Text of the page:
In principle, I also support the criminalizing of selling sex.  I hold this view because I’ve seen that police intervention can be one of the most effective methods to provide options for those ensnared in the sex trade.  If selling sex is illegal, you also have an easy answer to the question to “living off the avails”; it should never be allowed.  My primary fear with prohibition of buying and selling sex, is that the legal system will punish those who are acting under duress or out of simple desperation.  The intent of the law would need to reserve punishment for the prostitutes who are selling sex by choice.  This would include a larger portion of male and transgender prostitutes, along with, as little as one in 10 female prostitutes.  I would support full prohibition on prostitution on these conditions:

  • The provinces and municipalities would generously participate in support services and court diversion programs to help women and children successfully exit the sex trade.
  • Clemency for prostitutes would not be dependent on testifying against traffickers or Johns, because this is often not a reasonable expectation because of mental condition.
  • Accountability would need to be placed on all jurisdictions to aggressively enforce laws pertaining to buyers (Johns) and traffickers/pimps.

If these measures cannot be reasonably achieved, I suggest looking to an abolitionist approach [or “Nordic Model,” which criminalizes the buying of sex and decriminalizes the selling of sex].

I like the results the Nordic model is getting in other countries and I’ve encouraged many hundreds of people to consider it’s merit.  That being said I do have some concerns.

  • We cannot expect optimum results from the Nordic Model unless we reform our welfare system.  I say this because inadequate welfare systems are a major precursor to prostitution in Canada.  Welfare in every region of Canada is inadequate, in that, 1) it doesn’t provide a livable wage, and 2) it systemically discourages recipients from seeking education and legal career opportunities.
  • Legalizing the selling of sex would presumably give the green light to operating common bawdy houses.  If that were the case, I fear that police investigations for minors and human trafficking victims could be considerably hampered because police access to these legal establishments could be more difficult to obtain.

If those concerns can be effectively addressed, then I consider the Nordic Model a viable option to full prohibition.

In closing, we absolutely must combat the demand for the flesh trade in Canada.  We are long overdue to stop the legal purchase of sex.  Mr. MacKay, you have a great opportunity to end the complicity of Parliament in the buying and degrading of vulnerable girls and women.  I will look forward, with great interest, to seeing what you are able to achieve on this matter.  Thank you for your diligent efforts to address injustice in our great nation.


John Cassells

Street Youth Specialist, SIM Canada

Arkenstone Founder & Canadian Street Dialogues Blogger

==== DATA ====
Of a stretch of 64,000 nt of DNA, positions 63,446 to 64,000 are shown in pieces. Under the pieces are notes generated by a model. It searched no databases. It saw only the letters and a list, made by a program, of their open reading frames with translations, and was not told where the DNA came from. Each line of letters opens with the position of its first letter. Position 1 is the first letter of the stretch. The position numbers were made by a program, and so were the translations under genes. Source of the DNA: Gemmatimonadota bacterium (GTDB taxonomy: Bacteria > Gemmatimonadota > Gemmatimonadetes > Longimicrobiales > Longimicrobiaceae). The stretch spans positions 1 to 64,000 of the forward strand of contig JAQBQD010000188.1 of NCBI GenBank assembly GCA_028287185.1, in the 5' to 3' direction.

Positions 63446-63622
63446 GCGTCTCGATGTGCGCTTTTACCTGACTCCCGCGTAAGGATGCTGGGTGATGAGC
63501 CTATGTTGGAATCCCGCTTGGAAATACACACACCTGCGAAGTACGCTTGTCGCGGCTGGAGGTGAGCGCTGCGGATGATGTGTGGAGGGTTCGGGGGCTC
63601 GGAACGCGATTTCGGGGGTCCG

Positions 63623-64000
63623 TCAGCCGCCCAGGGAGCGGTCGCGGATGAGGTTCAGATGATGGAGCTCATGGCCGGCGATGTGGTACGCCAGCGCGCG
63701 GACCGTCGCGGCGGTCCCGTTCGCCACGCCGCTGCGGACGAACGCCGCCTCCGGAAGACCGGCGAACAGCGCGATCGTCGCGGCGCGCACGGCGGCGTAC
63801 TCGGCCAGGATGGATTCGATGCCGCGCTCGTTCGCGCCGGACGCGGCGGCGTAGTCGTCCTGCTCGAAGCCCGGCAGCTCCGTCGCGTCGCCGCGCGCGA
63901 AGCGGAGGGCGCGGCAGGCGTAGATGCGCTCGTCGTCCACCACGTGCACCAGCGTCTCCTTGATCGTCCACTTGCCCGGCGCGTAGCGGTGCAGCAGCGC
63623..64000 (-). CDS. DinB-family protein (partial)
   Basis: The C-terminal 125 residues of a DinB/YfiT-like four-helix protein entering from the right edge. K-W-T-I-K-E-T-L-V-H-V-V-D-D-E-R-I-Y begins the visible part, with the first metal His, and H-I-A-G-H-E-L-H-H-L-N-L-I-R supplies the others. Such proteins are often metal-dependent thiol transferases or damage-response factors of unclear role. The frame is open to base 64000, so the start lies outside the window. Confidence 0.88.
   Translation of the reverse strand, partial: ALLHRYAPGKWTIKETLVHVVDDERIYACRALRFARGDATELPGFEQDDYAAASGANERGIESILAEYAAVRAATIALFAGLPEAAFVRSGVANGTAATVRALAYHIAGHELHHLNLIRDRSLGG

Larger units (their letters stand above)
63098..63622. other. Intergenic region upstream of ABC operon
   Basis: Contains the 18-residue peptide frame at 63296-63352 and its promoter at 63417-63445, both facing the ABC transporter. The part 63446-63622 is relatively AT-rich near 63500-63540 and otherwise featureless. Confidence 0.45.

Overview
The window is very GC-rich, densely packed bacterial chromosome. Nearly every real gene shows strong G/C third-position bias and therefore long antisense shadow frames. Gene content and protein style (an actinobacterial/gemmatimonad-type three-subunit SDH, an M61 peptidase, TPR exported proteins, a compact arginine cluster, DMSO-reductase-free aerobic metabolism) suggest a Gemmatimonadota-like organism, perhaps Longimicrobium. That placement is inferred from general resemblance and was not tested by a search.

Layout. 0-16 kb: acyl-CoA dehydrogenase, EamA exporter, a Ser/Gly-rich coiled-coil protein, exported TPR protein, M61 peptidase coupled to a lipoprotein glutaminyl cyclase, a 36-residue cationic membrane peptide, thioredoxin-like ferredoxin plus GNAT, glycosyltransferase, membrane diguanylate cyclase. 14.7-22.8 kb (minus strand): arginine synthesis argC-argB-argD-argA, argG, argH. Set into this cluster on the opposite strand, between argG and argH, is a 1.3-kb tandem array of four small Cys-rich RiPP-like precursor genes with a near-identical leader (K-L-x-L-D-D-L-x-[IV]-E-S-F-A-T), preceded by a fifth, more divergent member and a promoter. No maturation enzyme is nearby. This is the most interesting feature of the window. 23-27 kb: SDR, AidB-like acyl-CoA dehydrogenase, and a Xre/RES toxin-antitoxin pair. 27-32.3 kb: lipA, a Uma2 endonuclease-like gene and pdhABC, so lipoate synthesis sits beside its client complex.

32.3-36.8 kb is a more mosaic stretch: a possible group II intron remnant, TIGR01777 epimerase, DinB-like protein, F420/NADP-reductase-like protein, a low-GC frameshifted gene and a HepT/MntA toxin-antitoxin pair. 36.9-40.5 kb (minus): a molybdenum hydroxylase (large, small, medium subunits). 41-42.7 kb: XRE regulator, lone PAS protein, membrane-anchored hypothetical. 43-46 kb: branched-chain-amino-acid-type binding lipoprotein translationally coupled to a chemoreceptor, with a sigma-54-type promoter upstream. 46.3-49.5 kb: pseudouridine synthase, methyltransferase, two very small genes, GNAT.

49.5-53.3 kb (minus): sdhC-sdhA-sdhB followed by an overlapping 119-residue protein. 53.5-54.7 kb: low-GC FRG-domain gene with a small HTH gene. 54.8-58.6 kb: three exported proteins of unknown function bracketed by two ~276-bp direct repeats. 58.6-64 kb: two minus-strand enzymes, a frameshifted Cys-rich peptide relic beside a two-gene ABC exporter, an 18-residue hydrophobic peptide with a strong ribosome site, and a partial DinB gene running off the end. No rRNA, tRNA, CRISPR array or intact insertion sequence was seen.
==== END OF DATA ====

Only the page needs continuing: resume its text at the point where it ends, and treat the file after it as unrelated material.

Website & Blog Page:


Follow me on Twitter:

Guerrilla Outreach



Maria Nndem / John Cassells

“Standing before me, both of us sobbing, Christina unfolded her story. She showed me her back. It was raw and bloody. She had been whipped with a dismantled wire hanger. Apparently that’s what happens when you don’t bring in enough cash. Christina was forced into prostitution by her own father.  She was ten years old.”

When I first heard this story, I wanted to believe it was fiction or, at least, in a faraway place.  My friend, Maria, was the one telling it.   I assumed she was telling me about a short term mission trip, and had some distance from this hell she had left behind.

Maria Nndem

Maria Nndem

19 year old Maria, in fact, was on something of a mission.  With no youth work experience, she, alone, blocked off three days to discover who Calgary’s street kinds were, and where they could be found.  Yes, Calgary!  10 year old Christina, was a Canadian girl!

Maria explains how she met Christina.  “A street kid named ‘Stretch’ took me to an abandoned building.  I found myself crawling through a broken basement window and being led through a series of hallways and doors. Finally, we reached the secret room. I gasped. There in front of me was a room stocked full of homeless people.  They were shockingly young, and there were so many of them!

Risky?  For sure.  Crazy?  Maybe.  But let’s look deeper.  In her persistence, Maria, who knew nothing of the streets, had discovered that lost kids were holed up in that abandoned building.  It was something that the local professionals needed to know, but somehow alluded them.  Why was it that Maria could find these kids?  Was it her willingness?  Commitment?  Freedom?

Knowing that there were street kids in her city that were not being reached, was not something that Maria could let go of.  That experience birthed in her a passion and purpose.  In the next two decades Maria would lead mobile outreach teams on the streets of Calgary, and change how that city’s hidden street youth were reached and cared for.  Of course, she learned to work more responsibly, but not at the expense of effectiveness.  It’s an outreach style that I affectionately call ‘guerrilla outreach’, and Maria is one of the best.

Mostly things are done in a more conservative fashion.  Mitigating risk is number one.  I’m all for that, but our concern for safety and wellbeing must also extend to those who are more vulnerable than ourselves.  ‘Best Practices’ , while helpful, can, and often do, prevent us from giving our ‘best’ for those who need it most.  Maria concedes that it’s easier, and safer, to “stay within the walls of an office.” It’s just that she never could.

When are you at your best?  For me, it might have been the day I cooked breakfast for a half dozen kids.  Yeah, I know; simple!  Lots of people do that every day!